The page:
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America’s obsession with breasts goes far beyond the pages of Maxim magazine; it’s readily apparent in the poultry section. A large chicken breast for two now costs as much as a whole chicken. And a turkey breast can run as much as $15. America: stop your obsession with cleavage and lower your head a little. See those legs down there? They’re just as meaty, ten times more flavorful and very, very cheap. How cheap? Look how much I paid for these two enormous turkey legs.

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Stuffed Eggplant with Lamb and Pine Nuts

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Ottolenghi’s Jerusalem is so popular Julia Moskin of The New York Times did an article about “Jerusalem fever.” Do I have Jerusalem fever? Well, I’ve been cooking from it gradually, making that fattoush a few months ago, and that beet dip I posted about yesterday. The beet dip was for this week’s Clean Plate Club and the entree, also from Jerusalem, is the one you see above: eggplant stuffed with lamb and pine nuts.

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Baked Ziti

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We all need a good baked ziti recipe, don’t we? Well here it is. I was looking for something like this to serve up for Episode #3 of The Clean Plate Club. Pasta being my favorite food, I wanted to serve pasta without having to be in the kitchen the whole time, boiling, straining, stirring, etc. Baked ziti is the perfect solution. You make your pasta earlier in the day, cook it al dente, toss it with a flavorful sauce (more on that in a sec) then layer it in a baking dish with lots and lots of cheese. Boom: you’re done. All you have to do is pop it in the oven.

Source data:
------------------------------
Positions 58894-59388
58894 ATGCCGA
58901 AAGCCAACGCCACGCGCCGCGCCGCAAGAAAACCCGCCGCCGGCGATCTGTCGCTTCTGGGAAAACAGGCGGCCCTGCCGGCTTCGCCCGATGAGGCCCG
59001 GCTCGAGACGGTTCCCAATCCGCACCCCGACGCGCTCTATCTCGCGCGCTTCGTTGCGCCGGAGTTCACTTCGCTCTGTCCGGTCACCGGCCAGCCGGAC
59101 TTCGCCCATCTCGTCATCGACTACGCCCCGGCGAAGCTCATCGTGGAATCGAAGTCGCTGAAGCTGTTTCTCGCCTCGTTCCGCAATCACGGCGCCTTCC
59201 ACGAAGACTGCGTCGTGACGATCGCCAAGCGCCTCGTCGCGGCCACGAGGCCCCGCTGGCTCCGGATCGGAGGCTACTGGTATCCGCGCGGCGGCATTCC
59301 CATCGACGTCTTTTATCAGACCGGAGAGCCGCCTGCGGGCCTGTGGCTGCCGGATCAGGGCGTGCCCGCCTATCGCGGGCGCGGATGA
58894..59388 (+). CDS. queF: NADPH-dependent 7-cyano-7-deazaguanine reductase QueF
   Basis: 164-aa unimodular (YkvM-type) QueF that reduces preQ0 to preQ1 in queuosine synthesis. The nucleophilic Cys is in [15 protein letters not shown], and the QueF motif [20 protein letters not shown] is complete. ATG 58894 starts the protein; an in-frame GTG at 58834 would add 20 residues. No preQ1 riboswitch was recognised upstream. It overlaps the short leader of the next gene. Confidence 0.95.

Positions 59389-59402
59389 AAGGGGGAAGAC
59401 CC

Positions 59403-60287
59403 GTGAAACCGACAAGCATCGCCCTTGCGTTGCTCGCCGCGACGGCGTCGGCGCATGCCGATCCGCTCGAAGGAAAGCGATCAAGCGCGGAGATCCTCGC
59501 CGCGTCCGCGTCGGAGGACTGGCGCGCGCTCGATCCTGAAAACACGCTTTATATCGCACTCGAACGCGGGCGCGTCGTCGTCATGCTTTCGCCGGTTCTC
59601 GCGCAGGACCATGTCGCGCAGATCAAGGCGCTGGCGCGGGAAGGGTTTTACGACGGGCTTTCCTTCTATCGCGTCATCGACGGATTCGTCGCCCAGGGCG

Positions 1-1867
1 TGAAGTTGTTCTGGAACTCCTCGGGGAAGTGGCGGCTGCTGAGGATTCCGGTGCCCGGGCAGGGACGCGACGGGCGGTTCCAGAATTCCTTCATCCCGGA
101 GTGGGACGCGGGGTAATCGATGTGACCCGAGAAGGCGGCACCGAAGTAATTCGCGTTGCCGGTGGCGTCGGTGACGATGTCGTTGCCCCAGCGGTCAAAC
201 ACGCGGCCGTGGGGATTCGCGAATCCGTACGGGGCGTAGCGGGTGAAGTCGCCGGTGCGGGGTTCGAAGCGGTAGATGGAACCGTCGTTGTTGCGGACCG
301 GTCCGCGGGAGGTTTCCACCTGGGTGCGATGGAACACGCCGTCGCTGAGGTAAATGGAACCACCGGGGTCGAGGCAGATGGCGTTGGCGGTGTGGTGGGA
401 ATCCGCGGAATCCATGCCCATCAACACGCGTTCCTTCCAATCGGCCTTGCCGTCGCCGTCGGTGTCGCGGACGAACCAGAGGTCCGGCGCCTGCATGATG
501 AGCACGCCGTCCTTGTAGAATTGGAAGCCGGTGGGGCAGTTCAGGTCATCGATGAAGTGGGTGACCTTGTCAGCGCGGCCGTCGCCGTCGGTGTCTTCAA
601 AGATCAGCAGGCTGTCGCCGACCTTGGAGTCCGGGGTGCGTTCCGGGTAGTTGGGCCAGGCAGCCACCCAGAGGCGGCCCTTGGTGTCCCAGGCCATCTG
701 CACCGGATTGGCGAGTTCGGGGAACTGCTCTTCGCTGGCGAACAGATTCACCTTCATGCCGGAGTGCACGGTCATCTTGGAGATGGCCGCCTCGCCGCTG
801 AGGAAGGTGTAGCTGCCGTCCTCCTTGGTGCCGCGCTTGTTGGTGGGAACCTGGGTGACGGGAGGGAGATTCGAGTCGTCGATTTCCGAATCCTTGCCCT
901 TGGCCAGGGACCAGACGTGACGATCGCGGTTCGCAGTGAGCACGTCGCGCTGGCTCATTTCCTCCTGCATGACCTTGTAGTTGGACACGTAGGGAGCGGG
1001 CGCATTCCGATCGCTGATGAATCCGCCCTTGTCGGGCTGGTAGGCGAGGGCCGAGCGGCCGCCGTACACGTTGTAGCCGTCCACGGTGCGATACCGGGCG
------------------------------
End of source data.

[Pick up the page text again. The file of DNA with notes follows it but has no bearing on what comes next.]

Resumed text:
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Cheese Enchiladas with Chile Con Carne

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Enchiladas have come into my life in a big way. It started when Craig talked about his mom’s enchiladas in the first episode of The Clean Plate Club. That inspired his mom, a week later, to make her famous enchiladas for dinner when we were all up in Bellingham. Her recipe is hand-written on an old, barely intact index card; bacon drippings are involved (though, in a pinch, she uses butter). Here’s a picture of the card.

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The Ultimate Weeknight Dinner: Braised Chicken Thighs and Cauliflower with Olives and Capers

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You’re not going to believe me, but I’m telling you the truth: the dinner you see above? It’s cheap and easy.

Don’t balk! I kid you not. Last Monday, I made this dinner for less than $20 and it was one of the best things that I’ve made in a long time. I didn’t even use a recipe, I just whipped it up based on an idea I had. The idea went something like this: what if I buy chicken thighs and braise them in white wine vinegar with onions, garlic, olives, capers, and cherry tomatoes and serve it all on plain couscous? It seemed like a foolproof plan for deliciousness.